Holiday Pet Safety

Tis the season to be jolly – and to be more diligent about keeping our pets safe and healthy. Holiday decorations and get-togethers can place our pets at a greater risk for getting into trouble. So in this post, we’ll offer some holiday pet safety tips to keep in mind as you’re planning your celebrations.


Pet-safe Holiday Decorating

The tree. With pets in the house, it’s safest to place your tree in a corner. This makes it easier to anchor the top of the tree, so animals won’t knock it over. (You can also add support and balance by using a tree stand one size bigger than the tree.) Discourage cats and small dogs from playing in the tree by covering lower branches with aluminum foil or hanging small metal or plastic containers with noisy coins inside on them. Consider using an artificial tree if pets (or owners) have allergies; it decreases allergens and mold spores.

Live tree water. Do not use fertilizer or aspirin in live tree water. Both can be toxic to pets if they drink it. Even plain water left standing in the reservoir can grow bacteria that may make your pet sick. So after watering your tree, cover the opening of the reservoir with aluminum foil to keep pets from accessing the water.

Tinsel and ornaments. Tinsel is dangerous for pets, especially cats. If ingested, it can cause a digestive blockage requiring surgery. So keep it up high and out of reach. The same goes for ornaments, especially small ones, as these can cause an obstruction if swallowed. Keep in mind that glass ornaments can fall and break, causing a swallowing or cutting hazard, so be certain they are tightly attached to your tree. Ornaments used on the lower part of the tree should be made of plastic, paper, or cloth and should be attached using long wire hooks that can be wrapped around the branches – so ornaments cannot easily fall off or be pulled off by your pet.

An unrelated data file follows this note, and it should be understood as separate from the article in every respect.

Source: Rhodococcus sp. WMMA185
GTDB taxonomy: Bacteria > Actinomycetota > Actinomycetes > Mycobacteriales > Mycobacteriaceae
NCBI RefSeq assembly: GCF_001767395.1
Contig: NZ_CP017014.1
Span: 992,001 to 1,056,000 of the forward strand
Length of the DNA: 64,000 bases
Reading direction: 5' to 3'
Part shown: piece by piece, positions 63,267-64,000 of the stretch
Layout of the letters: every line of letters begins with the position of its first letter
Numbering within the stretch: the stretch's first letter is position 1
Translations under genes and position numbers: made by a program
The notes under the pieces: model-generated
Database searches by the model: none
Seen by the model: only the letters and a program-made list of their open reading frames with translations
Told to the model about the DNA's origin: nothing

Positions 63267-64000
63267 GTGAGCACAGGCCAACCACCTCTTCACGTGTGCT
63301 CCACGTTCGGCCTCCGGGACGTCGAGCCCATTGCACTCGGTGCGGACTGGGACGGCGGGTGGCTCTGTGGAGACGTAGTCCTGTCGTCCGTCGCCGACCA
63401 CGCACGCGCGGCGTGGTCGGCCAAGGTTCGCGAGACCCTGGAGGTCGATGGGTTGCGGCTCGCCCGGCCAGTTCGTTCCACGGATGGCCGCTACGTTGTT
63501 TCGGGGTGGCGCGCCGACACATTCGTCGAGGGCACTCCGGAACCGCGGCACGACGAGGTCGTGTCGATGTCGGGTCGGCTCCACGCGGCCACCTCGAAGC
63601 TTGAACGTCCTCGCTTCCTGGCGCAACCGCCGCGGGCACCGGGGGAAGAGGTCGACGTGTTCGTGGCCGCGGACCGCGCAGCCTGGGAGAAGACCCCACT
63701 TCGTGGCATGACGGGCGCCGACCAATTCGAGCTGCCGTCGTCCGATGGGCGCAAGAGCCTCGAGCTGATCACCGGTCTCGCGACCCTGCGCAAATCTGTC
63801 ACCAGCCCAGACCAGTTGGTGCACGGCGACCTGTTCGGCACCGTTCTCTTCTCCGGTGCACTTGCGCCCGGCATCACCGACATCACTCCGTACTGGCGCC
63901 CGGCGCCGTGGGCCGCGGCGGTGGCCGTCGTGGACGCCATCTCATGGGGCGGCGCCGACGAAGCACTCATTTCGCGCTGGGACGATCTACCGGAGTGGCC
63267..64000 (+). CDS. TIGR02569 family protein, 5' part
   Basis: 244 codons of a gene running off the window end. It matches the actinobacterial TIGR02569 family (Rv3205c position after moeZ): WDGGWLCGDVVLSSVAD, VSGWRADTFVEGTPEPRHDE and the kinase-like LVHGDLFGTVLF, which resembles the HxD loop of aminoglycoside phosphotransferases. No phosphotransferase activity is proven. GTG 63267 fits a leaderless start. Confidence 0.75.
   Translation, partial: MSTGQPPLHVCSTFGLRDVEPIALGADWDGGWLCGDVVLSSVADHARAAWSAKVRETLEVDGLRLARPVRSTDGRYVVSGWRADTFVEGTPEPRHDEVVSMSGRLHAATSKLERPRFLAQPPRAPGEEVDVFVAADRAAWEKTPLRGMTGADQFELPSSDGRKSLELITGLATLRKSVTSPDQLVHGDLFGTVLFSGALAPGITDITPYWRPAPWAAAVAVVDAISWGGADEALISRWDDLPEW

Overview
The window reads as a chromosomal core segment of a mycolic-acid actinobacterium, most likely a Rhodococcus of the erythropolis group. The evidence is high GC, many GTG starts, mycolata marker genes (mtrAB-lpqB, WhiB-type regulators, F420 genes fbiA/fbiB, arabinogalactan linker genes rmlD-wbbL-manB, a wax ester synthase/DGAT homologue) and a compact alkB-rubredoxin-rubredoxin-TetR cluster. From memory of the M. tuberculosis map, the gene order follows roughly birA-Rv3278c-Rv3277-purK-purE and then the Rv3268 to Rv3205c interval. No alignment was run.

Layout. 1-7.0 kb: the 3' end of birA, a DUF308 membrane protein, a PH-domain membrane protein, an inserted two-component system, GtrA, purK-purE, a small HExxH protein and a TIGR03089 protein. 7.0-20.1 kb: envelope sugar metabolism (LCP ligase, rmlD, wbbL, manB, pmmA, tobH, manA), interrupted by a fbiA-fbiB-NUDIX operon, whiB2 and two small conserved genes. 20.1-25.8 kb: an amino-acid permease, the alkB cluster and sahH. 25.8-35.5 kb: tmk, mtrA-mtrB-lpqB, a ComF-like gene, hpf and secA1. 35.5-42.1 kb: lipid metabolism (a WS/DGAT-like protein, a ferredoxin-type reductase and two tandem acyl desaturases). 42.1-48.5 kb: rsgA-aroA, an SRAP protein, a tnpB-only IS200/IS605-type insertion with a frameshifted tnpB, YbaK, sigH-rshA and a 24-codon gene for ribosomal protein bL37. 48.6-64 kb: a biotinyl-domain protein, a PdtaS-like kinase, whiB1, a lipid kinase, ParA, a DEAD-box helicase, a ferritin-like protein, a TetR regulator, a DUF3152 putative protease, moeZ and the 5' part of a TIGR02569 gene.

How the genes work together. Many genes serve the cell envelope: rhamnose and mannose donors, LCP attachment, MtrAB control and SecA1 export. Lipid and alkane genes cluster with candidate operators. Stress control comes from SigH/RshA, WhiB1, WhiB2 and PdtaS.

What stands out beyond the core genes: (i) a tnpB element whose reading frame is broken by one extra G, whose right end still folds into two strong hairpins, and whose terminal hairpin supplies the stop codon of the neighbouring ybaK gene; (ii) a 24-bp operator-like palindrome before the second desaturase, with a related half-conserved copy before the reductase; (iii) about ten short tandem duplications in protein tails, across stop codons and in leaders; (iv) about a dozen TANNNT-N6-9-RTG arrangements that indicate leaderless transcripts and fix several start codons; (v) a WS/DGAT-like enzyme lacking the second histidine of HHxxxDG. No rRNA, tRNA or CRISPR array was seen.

Presents. When wrapping presents (or unwrapping them), be mindful of strings and ribbon left lying about. These can be tempting to small animals, especially cats, and if ingested they can cause a blockage or even cut through pet intestines. If you wish to display wrapped presents with strings and bows under the tree, consider using an expandable gate or x-pen around the tree until Christmas morning. Also, avoid leaving out any gifts that may contain food your pets will detect.

Holiday plants. Many seasonal plants such as mistletoe, poinsettias, amaryllis, balsam, cedar, and lilies are poisonous. Ingesting them can cause vomiting and diarrhea. Ingesting lilies can also cause kidney failure. So keep your holiday plants up and out of reach from your pets. Keep in mind, too, that many Styrofoam or plastic decorations placed on stick picks in holiday flower arrangements can create digestive blockages if your pets try to eat them.

For a full list of toxic plants, see the ASPCA poison control website.

Candles. Lit candles attract curious animals and can lead to burns or singed hair – or even a house fire, if knocked over! So place candles high and out of reach. When possible, cover them with a glass chimney. And remember that many of the new battery-operated, imitation candles offer a safe alternative that can be as spirit-warming as the real thing.